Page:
Wednesday, September 9, 2015

My Cousin the Congressman

Having grown up in a politically conscious family with a deep interest in history and books, I was very excited to discover a hitherto unknown branch of my Kirkpatrick family tree several years ago. This branch has proved to be extraordinarily rich in detail about our earliest years in America (our Kirkpatricks arrived in Newcastle, Delaware, in 1736).  By the time we get to the first and second generations born on this side of the pond there are many surviving letters, journals, portraits, and even a good number of books (collected sermons, family histories, and a handful of novels!). Clearly there is a lot to blog about. But as I don't have a lot of time today to introduce the entire Kirkpatrick family, I will instead introduce you to my cousin, the Congressman.

Littleton Kirkpatrick (1797-1859) was elected to the U. S. House of Representatives from the state of New Jersey in 1843. He is my second cousin, six times removed. He was a Democrat. While he only served one term in Congress he continued to be very involved in New Jersey politics. He was Mayor of New Brunswick, New Jersey, from 1841 to 1842, and served as a trustee of Rutgers College from 1841 until his death in 1859.

Andrew Kirkpatrick (1756-1831)
Littleton was born October 19, 1797, to Andrew Kirkpatrick (1756-1831) and Jane Bayard Kirkpatrick (1772-1851). This Andrew is my first cousin, seven times removed. At the time Littleton was born, Andrew himself was a member of the New Jersey State Assembly - and three months after Littleton was born, Andrew was appointed a Justice of the New Jersey Supreme Court. Six years later Andrew became Chief Justice, a position he held for the next twenty-one years. His portrait can be seen at right.

Littleton's mother, Jane Bayard Kirkpatrick (1772-1851), had come from an important Washington, DC, family, and was a well-educated woman. She kept a journal (big chunks of which survive) for much of her life. And after her death a selection of her writings was published which included a novella, The Light of Other Days (1856).

Alas, while I have found a portrait of Littleton's father I have not found any paintings or photographs of Littleton. One would think such must exist. But I did recently acquire a letter signed by him, which I will share below.

 Dear Sir,

    We the undersigned beg leave to introduce to your notice Hanson Newton, one of the Judges of the court of common pleas, in and for the county of Middlesex and state of New Jersey, who is desirous of obtaining an appointment in the Custom House in New York. In recommending Judge Newton as a candidate for such appointment, we are performing an act of Justice to a well known, tried and consistent Democrat, who has laboured for many years in the cause of Democracy. We most cheerfully recommend him, as an upright business man, who we believe, will perform his duties faithfully, in any office you may think proper to bestow upon him.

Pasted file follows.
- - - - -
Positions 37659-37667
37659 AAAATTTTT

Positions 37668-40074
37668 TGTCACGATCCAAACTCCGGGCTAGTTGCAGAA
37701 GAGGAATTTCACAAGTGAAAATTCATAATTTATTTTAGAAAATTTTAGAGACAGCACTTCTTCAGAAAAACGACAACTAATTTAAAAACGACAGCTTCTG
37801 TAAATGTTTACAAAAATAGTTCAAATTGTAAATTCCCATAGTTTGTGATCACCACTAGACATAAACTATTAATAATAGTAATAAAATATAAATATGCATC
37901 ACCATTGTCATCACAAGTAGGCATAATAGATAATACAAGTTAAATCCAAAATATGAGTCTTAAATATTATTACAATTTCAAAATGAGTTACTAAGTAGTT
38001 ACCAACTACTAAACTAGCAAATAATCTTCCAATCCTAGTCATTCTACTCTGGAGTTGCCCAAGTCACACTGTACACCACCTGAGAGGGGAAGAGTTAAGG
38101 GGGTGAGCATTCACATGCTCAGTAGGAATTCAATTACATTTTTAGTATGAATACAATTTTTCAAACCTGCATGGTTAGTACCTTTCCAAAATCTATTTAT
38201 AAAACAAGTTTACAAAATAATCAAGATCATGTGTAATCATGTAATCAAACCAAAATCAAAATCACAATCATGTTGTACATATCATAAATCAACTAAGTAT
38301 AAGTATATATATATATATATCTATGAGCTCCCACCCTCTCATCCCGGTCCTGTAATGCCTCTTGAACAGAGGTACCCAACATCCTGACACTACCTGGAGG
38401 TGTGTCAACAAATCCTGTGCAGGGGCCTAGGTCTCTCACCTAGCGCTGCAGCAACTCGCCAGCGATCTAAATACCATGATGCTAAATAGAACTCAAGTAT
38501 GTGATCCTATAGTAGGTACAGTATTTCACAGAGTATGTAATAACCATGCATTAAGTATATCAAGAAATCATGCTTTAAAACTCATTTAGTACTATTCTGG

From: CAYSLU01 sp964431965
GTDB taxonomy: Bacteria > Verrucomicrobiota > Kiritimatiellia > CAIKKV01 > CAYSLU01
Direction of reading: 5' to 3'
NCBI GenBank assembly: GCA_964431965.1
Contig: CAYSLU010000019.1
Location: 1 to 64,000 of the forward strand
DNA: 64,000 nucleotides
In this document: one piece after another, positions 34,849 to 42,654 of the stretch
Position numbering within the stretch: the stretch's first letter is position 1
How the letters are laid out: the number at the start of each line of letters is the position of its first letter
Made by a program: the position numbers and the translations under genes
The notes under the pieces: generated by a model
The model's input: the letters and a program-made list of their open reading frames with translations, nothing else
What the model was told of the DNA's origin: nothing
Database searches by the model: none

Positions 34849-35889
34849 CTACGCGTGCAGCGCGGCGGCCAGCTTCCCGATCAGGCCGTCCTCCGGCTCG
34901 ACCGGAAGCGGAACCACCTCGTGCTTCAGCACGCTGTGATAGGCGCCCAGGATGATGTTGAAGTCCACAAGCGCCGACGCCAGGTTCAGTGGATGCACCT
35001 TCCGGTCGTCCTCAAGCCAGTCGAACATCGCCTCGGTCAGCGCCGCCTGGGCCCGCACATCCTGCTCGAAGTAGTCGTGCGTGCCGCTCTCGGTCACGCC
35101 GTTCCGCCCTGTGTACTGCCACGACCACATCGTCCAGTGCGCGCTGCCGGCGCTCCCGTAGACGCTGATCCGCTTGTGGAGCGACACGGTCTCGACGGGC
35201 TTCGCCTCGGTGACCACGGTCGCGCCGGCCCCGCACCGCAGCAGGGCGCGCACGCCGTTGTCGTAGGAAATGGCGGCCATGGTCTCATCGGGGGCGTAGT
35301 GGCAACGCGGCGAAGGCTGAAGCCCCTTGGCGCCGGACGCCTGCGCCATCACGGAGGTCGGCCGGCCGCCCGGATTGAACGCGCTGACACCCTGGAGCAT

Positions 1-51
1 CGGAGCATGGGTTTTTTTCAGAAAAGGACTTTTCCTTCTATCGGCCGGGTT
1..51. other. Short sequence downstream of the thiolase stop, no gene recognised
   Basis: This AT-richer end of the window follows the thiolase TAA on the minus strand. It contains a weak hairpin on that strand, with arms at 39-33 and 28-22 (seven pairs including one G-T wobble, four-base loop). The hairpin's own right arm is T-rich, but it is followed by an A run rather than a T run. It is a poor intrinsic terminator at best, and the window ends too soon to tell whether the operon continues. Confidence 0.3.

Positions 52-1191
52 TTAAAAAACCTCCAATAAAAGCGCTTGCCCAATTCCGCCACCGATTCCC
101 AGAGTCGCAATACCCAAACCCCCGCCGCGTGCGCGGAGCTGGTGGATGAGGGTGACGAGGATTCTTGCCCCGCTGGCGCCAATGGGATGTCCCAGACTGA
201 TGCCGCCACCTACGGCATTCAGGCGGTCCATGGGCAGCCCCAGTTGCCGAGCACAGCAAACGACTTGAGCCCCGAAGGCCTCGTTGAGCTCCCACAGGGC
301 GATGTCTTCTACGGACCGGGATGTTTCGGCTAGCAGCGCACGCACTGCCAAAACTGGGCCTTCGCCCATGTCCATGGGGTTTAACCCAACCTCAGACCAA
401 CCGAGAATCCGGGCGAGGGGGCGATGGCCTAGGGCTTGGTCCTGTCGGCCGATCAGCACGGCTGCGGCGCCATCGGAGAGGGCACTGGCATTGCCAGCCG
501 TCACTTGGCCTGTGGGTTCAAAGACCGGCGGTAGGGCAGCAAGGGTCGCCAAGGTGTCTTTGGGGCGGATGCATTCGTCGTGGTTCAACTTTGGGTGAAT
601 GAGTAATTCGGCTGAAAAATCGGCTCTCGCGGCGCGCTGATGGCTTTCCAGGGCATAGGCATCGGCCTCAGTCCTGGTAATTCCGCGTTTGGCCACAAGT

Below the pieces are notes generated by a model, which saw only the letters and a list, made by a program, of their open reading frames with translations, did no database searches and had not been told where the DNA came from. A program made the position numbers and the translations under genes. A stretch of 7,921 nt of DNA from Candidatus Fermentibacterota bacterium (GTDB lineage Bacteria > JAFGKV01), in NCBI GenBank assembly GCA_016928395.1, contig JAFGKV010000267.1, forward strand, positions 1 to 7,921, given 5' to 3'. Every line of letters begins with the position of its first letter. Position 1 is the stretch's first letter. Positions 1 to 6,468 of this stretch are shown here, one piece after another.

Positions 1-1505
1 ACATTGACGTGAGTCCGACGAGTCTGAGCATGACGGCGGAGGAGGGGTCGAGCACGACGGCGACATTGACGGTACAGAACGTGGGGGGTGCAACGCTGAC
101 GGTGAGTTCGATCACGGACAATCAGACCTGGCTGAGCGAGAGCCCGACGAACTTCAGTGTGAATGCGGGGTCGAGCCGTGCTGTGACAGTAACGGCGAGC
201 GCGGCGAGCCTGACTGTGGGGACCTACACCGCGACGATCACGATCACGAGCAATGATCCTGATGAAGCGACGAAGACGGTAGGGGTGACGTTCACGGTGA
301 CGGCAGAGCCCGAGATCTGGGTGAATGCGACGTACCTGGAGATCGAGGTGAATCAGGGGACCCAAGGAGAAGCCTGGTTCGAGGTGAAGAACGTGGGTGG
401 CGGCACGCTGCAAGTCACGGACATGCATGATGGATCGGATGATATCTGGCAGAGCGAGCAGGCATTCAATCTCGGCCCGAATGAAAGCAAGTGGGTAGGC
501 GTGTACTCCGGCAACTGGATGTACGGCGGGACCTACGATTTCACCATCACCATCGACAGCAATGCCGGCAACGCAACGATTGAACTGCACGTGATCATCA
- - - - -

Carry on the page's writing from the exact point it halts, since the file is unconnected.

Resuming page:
your obt. servts

Littleton Kirkpatrick [and others]

20th May 1853

I've tracked down a few of the other signers: A. A. Edgar was a member of the Board of Health, and member of the New Jersey State Senate. Frank W. Brinley was the "Collector of Customs." Other unidentified names are: John M. Tufts, Thos. M. Holcombe, Jaquis H. Gordon, William Thomas, and a Mr. Haines (first name indecipherable) who boldly signed above Littleton's name.

William Paterson (1817-1898)
But the most interesting other signature belongs to William Paterson (1817-1898), who signed directly below Littleton. His grandfather, William Paterson (1745-1806), was a signer of the U. S. Constitution as well as New Jersey's first U.S. Senator, second governor of New Jersey,  and a justice on the U.S. Supreme Court (appointed by George Washington in 1793). And Paterson, New Jersey, is named after him.

The Connections between the Paterson family and Kirkpatrick family began early. Littleton's father, Andrew, had studied law in the office of the elder Paterson. The two families seem to have remained good friends.

And, in turn, the William Paterson grandson (who signed the above letter) studied law in the offices of Littleton Kirkpatrick. He was admitted to the New Jersey bar in 1838. He was elected to the state Assembly in 1842 and 1843. In 1847 he became Deputy Director of the Internal Revenue, and again in 1857. In 1882 he was appointed Judge of the Court of Errors and Appeals of New Jersey, a position he held for seven years. From 1846 to 1875 he served as Mayor of Perth Amboy.

While I have found no family connection to the Paterson family, it is this rich tapestry of historical connections that makes me so fond of this branch of the family. So much more to explore!

For my Kirkpatrick cousins who are reading this blog and are unaware of how we connect to this branch of the family, here it is in a nutshell:  Alexander Kirkpatrick (1685-1758) immigrated to America in 1736. He is my seven times great grandfather. He brought his three young sons with him: Andrew (1720-1790), David (1724-1814), and Alexander (n.d.). Son Andrew (1720-1790) leads to my branch; Son David (1724-1814) leads to Littleton's branch - indeed Littleton was David's grandson. Littleton's and my common ancestor is Alexander Kirkpatrick (1685-1758) making Littleton my second cousin, six times removed.

No comments:

Post a Comment